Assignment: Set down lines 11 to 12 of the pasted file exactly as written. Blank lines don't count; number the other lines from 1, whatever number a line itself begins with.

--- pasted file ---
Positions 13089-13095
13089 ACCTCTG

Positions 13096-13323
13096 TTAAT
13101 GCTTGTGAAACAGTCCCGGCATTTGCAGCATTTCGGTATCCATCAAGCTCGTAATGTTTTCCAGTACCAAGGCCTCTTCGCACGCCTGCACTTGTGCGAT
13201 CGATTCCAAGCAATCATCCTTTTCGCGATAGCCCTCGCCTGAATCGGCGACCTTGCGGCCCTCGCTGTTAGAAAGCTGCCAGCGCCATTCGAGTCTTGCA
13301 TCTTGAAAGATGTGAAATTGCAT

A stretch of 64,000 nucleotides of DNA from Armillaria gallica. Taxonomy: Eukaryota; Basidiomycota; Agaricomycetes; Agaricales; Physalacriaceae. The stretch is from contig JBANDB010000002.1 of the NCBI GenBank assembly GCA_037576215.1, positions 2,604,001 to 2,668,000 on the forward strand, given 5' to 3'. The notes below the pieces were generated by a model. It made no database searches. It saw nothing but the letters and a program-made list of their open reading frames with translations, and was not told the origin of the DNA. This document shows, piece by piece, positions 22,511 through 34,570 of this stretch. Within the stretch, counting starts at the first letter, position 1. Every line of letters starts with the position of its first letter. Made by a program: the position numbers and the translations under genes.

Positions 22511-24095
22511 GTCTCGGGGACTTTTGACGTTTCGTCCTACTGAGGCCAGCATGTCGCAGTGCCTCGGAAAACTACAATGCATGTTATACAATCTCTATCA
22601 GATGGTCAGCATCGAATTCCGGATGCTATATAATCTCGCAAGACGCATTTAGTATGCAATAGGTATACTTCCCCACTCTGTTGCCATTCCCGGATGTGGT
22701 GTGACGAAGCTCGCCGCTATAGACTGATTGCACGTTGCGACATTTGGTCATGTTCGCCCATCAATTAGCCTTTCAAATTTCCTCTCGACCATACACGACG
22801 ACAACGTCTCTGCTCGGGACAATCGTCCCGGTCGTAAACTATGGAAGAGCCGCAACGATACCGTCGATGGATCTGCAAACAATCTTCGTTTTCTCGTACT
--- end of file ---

22601 GATGGTCAGCATCGAATTCCGGATGCTATATAATCTCGCAAGACGCATTTAGTATGCAATAGGTATACTTCCCCACTCTGTTGCCATTCCCGGATGTGGT
22701 GTGACGAAGCTCGCCGCTATAGACTGATTGCACGTTGCGACATTTGGTCATGTTCGCCCATCAATTAGCCTTTCAAATTTCCTCTCGACCATACACGACG